Non-distillation aromatic oil extraction from fresh ylang ylang flowers with alcohol?

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Garden Gives Me Joy

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Hi there,

From what I gather, distillation is the most common extraction method for fresh ylang ylang flowers. Unfortunately, I do not have a distillation plant and would rather produce an oil-based product (for an emulsified facial oil cleanser or body oil).

If possible, how can I use 96% ethanol to this end? Can I soak the fresh flowers in the alcohol? (BTW, Why do oil extractions using the alcohol intermediary method seem to always mention dry material?) Is it OK to make the flowers into a paste before covering them in alcohol and simmering the squeezed out liquid over oil on a low heat? If soaking in alcohol is fine, what is my indication to know it is ok to proceed to the next step?

PS. I came by a one-off supply of fresh ylang ylang flowers yesterday and wish to do an extraction quickly before the flowers wilt.
 

Kcryss

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Extracts can be made using alcohol. If alcohol is used, fresh plant material can also be used. If infusing in oils or other liquids, dry is best because it prevents bacterial/mold growth associated with the water content found in fresh materials.
If you made an extract using alcohol, then squeeze the liquid into simmering oil, I would expect all the work you put into making your tincture will have been for not.
I make extracts with alcohol and sometimes glycerin.
Infusions with oil
Teas with water

Just one more comment.
If someone gave me fresh ylang ylang flowers and I wanted to use them in making soaps/lotions etc. and depending on how much I was given. I would make hydrosol with some and oil infusions with the rest.
To make the oil infusions, you will need to allow the plants to wilt for a day or so to get most of the water out.
For the hydrosols, here is a decent link on how to do it at home: http://mamarosemary.com/blog/2013/07/26/how-to-make-a-hydrosol
 
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Millie

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I can't resisit offering up the idea of an enfleurage, putting the flowers right in the oil, monoi de tahiti style. On my to-do list ♡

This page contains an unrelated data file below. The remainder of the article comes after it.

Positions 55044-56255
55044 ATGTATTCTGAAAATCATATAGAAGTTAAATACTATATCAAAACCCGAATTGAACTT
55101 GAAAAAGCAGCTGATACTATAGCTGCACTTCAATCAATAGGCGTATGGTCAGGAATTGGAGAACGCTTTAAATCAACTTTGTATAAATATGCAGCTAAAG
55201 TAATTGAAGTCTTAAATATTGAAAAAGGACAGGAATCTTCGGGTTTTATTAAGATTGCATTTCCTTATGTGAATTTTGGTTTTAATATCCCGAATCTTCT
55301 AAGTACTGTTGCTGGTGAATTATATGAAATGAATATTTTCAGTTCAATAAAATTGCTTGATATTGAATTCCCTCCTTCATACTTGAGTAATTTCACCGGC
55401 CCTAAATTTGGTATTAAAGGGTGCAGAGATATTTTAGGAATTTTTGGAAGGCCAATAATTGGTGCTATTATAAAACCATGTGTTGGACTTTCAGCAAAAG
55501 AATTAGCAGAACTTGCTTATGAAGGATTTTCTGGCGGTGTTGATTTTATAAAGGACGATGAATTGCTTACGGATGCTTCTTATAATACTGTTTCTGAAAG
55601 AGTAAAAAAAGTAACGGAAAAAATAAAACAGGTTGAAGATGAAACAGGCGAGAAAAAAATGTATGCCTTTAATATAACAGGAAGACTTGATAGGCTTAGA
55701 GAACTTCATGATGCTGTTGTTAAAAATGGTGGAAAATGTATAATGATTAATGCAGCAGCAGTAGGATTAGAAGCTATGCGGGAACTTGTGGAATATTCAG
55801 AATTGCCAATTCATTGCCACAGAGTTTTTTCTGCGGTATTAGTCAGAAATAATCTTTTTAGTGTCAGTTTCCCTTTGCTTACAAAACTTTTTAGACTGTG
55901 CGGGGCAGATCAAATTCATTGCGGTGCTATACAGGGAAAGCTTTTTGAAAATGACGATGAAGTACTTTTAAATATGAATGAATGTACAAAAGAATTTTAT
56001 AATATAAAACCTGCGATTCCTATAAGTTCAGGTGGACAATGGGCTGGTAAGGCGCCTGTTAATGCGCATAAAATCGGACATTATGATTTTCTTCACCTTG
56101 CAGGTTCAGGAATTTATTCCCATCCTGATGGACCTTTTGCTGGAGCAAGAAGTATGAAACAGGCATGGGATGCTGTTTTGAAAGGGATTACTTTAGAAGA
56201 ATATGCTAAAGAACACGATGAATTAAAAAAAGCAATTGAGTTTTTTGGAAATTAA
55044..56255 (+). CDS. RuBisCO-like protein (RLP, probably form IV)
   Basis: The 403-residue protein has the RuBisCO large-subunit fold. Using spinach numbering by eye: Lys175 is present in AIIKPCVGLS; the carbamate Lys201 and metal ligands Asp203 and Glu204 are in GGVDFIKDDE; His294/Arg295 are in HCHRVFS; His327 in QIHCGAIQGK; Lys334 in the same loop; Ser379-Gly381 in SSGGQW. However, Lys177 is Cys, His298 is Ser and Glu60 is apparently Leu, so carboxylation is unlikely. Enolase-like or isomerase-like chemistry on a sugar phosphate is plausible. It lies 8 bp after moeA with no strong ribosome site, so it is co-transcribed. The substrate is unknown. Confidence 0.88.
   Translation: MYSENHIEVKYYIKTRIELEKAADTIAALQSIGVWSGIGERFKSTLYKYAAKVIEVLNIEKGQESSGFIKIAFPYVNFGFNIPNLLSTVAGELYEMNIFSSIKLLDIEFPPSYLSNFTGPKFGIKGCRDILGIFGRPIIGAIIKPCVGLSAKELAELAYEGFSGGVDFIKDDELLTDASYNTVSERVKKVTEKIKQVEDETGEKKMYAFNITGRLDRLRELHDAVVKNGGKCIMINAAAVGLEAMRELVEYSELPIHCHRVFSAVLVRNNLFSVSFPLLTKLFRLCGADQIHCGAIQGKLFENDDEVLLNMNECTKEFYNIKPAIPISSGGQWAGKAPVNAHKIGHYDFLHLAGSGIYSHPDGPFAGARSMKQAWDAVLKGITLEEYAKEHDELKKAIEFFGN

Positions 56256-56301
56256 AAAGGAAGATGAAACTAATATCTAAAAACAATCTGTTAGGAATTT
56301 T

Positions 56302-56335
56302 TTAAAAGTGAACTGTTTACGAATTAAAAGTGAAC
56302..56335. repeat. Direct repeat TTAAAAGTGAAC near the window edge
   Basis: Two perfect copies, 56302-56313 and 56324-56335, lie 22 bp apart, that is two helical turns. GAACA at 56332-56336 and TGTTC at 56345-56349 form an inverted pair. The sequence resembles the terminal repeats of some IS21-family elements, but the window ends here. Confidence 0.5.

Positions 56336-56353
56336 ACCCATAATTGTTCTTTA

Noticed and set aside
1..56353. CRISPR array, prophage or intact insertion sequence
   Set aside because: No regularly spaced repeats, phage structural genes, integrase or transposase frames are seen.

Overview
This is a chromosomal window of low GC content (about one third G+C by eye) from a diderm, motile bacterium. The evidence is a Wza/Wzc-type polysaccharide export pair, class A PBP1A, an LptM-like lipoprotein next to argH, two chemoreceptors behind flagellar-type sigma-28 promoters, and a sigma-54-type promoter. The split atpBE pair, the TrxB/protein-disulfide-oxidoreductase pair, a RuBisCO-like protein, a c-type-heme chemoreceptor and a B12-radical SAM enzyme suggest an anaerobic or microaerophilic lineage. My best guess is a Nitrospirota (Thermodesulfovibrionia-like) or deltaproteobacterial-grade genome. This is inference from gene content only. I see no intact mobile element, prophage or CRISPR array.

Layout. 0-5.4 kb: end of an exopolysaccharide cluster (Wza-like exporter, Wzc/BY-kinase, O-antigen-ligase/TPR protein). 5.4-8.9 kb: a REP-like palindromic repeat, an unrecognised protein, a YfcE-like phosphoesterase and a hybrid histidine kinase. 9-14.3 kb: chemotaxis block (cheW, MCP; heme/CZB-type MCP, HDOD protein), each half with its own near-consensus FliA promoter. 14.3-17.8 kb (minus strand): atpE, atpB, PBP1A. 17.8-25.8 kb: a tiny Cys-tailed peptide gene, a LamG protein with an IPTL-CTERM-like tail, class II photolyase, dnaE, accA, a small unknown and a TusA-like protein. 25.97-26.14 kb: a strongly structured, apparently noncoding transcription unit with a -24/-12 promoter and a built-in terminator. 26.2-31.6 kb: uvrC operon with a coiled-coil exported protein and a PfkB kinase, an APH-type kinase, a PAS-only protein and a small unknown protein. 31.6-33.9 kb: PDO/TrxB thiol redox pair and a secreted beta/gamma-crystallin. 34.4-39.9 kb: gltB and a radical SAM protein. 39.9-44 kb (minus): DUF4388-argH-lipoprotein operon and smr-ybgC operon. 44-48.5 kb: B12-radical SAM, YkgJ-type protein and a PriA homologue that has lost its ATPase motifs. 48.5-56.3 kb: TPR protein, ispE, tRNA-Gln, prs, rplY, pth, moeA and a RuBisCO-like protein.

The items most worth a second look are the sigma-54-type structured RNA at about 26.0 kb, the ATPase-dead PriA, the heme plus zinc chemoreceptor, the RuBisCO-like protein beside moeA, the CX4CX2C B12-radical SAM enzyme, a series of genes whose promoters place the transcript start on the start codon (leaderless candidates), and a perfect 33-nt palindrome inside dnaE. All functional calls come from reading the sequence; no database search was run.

Let us know what methods you use and how it goes!
 

Garden Gives Me Joy

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Update: I divided the lot of flowers into 2 samples for different treatments. Unfortunately, I had a mishap with one sample (#2) which might have affected the outcome. Happy for your feedback about this.

#1: Oil infusion.
I added the flowers into oil, blended and then applied heat for 4.5 hours. The temperature was maintained at roughly 50 to 60 degrees C throughout. After I cooled, strained and observed the oil after several days, the oil was so clear that I could read behind it.

#2: Oil infusion via alcohol method.
I allowed the flowers to stand with the alcohol for roughly 6 hours. Without straining off the petals, I added the alcohol soaked petals into oil, blended and then applied heat. My intention had been to perform the infusion over a low heat. However, the temperature rose to 75 degrees C and remained on the heat for roughly 45 minutes when the oil looked very clear and no bubbles were visible. The top of the liquid did not even show a film (that resembles floating scum, something I observed with sample #1 that made me doubt its readiness throughout the heating process). However, after I cooled, strained and observed the oil after several days, the oil was cloudy throughout. Oddly however, I do not see a separate water layer. What causes this cloudiness?

Re Fragrance:
The fragrance was clearly ylang ylang in both cases. I kept wondering which was stronger and debated between them on different sniff tests. So they both worked re fragrance. Despite my oscillation however, I am tempted to think that #1 is better overall. As to be expected, the fragrance of #2 while standing with only alcohol, ie before being heated in oil was undeniably the most intense fragrance I experienced throughout all of this experimentation. I therefore wonder; did the higher temperature of #2 destroy the essential oil and in turn some of the intense fragrance I experienced initially?

Re Knowing when the oil is done:
The petals release a lot of water. What signs can one rely on to know when the alcohol and water have evaporated completely?

Thanks
 
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